|Title: ||The Modern Interior. Toward a Re-evaluation in the Context of Adaptive Reuse|
|Authors: ||Böröcz, Zsuzsanna|
|Issue Date: ||Sep-2016 |
|Publisher: ||Docomomo International|
|Host Document: ||Adaptive Reuse. The Modern Movement Towards the Future pages:696-699|
|Conference: ||Docomomo International Conference edition:14 location:Lisbon date:6-9 September 2016|
|Article number: ||S21|
If we look at the three design disciplines, city planning, architecture and interior design, we see that the results of city planning usually lasts the longest, while interior design, and indeed furniture, tend to enjoy a much shorter life span. One could call Interior Design the most ephemeral form of spatial design. Though it most closely shapes everyday life and as such testifies on a quite direct and intimate level to the cultural conditions of a period, it is subject to the most frequent replacement or alteration. Its directness and ‘close contact’ quality is also what makes it vulnerable.
Recently the growing attention for sustainable development has added momentum to the cause of heritage conservation. In the field of architecture especially, ‘adaptive reuse’ cannot be imagined out of the current debate. The capacity for reuse of Modernist architecture in particular is already well known. Indeed, ideas such as flexibility, adaptability or extendibility can be considered as integral to the Modernist legacy (especially post WWII). But, whereas reuse strengthens the plea for conserving (and thoughtfully adapting) architectural heritage, it very often weakens the plea for conserving its interiors. The presence of original interior design and furniture undoubtedly makes the reuse of a building more difficult. On the other hand it is clear that if the former are removed, the latter loses something of its essence, in some cases even its very heart. The dilemma becomes even greater when the interior has been conceived with the architecture as a Gesamtkunstwerk. We see this, for example, in deliberations on the fate of the many abandoned Modernist parish churches (and other religious built heritage) in Western Europe.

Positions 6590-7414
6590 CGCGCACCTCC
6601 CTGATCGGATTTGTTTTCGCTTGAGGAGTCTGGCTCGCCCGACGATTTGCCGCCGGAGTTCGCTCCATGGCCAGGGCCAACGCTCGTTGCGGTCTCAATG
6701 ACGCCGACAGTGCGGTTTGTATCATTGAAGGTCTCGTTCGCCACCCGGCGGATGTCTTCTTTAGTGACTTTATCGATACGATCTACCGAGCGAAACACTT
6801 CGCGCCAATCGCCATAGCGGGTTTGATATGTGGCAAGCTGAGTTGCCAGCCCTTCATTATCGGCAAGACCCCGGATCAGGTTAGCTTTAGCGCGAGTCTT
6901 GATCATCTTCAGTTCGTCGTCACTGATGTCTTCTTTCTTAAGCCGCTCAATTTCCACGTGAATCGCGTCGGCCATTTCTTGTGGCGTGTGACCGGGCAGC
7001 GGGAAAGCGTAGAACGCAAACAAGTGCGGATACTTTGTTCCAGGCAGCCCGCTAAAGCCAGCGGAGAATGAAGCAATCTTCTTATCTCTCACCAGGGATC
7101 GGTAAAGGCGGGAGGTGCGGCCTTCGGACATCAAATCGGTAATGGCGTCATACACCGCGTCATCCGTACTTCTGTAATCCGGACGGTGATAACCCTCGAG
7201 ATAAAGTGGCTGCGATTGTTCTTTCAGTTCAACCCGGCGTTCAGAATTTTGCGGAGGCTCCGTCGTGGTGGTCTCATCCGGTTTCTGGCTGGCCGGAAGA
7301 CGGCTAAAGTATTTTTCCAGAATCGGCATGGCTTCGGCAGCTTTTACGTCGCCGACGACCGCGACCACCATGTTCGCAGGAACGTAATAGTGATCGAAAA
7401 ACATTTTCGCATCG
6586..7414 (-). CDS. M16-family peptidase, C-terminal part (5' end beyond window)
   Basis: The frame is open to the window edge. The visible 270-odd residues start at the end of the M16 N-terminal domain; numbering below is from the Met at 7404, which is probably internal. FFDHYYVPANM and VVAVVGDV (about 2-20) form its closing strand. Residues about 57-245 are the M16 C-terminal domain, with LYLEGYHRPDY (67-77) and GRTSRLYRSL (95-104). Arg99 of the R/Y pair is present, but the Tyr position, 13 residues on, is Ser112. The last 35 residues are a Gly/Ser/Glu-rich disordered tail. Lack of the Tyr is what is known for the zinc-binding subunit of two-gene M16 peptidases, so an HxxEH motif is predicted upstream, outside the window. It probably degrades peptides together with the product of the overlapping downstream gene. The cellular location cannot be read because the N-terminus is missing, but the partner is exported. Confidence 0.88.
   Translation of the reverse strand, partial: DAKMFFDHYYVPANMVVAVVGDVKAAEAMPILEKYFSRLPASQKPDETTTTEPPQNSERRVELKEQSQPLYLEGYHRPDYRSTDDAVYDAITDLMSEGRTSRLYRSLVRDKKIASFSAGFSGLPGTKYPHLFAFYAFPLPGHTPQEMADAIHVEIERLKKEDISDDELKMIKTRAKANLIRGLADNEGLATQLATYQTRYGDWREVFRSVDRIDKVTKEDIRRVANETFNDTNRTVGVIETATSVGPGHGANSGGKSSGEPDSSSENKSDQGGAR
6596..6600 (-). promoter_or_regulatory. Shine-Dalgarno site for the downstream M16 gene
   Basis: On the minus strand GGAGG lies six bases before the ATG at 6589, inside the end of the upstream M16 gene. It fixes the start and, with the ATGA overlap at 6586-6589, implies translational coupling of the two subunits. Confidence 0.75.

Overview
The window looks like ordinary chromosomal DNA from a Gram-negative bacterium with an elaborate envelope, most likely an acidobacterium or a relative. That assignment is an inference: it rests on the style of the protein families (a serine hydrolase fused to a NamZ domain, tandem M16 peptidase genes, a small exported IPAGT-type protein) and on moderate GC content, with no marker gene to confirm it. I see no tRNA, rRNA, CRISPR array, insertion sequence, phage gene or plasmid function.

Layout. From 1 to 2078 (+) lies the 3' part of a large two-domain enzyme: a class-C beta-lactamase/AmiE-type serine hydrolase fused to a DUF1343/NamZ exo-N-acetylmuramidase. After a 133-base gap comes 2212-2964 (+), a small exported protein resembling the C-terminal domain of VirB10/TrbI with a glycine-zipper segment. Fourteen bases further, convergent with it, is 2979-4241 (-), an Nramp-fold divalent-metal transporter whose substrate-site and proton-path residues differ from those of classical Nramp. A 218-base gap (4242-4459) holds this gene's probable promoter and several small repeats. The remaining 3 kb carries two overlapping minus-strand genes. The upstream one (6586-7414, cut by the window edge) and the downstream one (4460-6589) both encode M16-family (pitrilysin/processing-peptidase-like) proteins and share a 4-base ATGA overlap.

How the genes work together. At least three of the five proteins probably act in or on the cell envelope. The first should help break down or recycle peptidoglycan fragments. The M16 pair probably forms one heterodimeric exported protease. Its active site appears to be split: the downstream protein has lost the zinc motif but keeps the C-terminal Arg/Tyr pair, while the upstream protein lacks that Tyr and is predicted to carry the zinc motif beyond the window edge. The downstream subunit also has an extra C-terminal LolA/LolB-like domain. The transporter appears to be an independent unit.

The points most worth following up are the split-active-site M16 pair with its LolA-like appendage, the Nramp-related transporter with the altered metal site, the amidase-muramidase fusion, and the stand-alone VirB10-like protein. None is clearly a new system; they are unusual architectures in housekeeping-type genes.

Against this background the goal of this session is to search for cases and methodologies from around the world, in which, on the basis of an thorough study of the original situation and ideas, the Modernist Interior has been preserved, in its original or in a changed state, performing its original or a new function. In doing this, we would like to develop a new discourse, open up new avenues of thought, from a plural, inter-disciplinary perspective, i.e. beyond traditional boundaries, which applies the understanding and experiencing of the Modernist interior as the basis for decisions on its conservation and reuse. This also includes theoretical and critical contributions on how, why, for whom etc. these decisions can be made.
In the context of a Gesamtkunstwerk, how did the Modern Movement respond to the newest insights and developments in its search for a coherent (and also utopian) environment? What was or were the theoretical framework(s) behind the Modern Interior’s identity, which resulted in a coherent style uniting architecture, furniture, design, decorative arts, utilitarian objects, equipment, textiles and lighting. But most importantly: how can this research be implemented toward a responsible, more sustainable and therefore adaptive heritage policy? In this session special interest goes out to the presentation of research results which use fundamental source material, archival finds and original drawings in order to lay bare the architectural, theoretical, historical, aesthetical, technical and ideological ideas of the designer, relevant to the interior, and then implements this in a site-specific conservation and/or reuse strategy.
The balance between conservation and reuse.
The consideration of the Gesamtkunstwerk in the general context of heritage and, ideally, of the Modernist Interior as an opportunity, an added value rather than an obstacle.
Preserving the interior designs as a strategy to safeguard and understand the Gesamtkunstwerk idea of the Modern Movement.
Scientific relevance of the session in the context of recent thinking or debate:
This session wants to stress the need for the creation of a research and work group inside Docomomo with special focus on interior design and product design (furniture, fashion, graphic etc.). There is an unmistakable growing interest in interior design as an academic discipline. It is time to implement its new findings in the discourse on the heritage problems regarding the modern interior.
List of potential themes that will particularly fit in with the goals of the session:
- Flexibility and capacity of adaptation of the modern interior in our contemporary sociality and changing world.
- Methodologies that concentrate on building bridges between the original interior design concept and various contemporary requirements (ecology, sustainability, authenticity, intangibility)
|Publication status: ||published|
|KU Leuven publication type: ||IC|
|Appears in Collections:||Department of Architecture - miscellaneous|
Architecture, Campuses Sint-Lucas Brussels and Ghent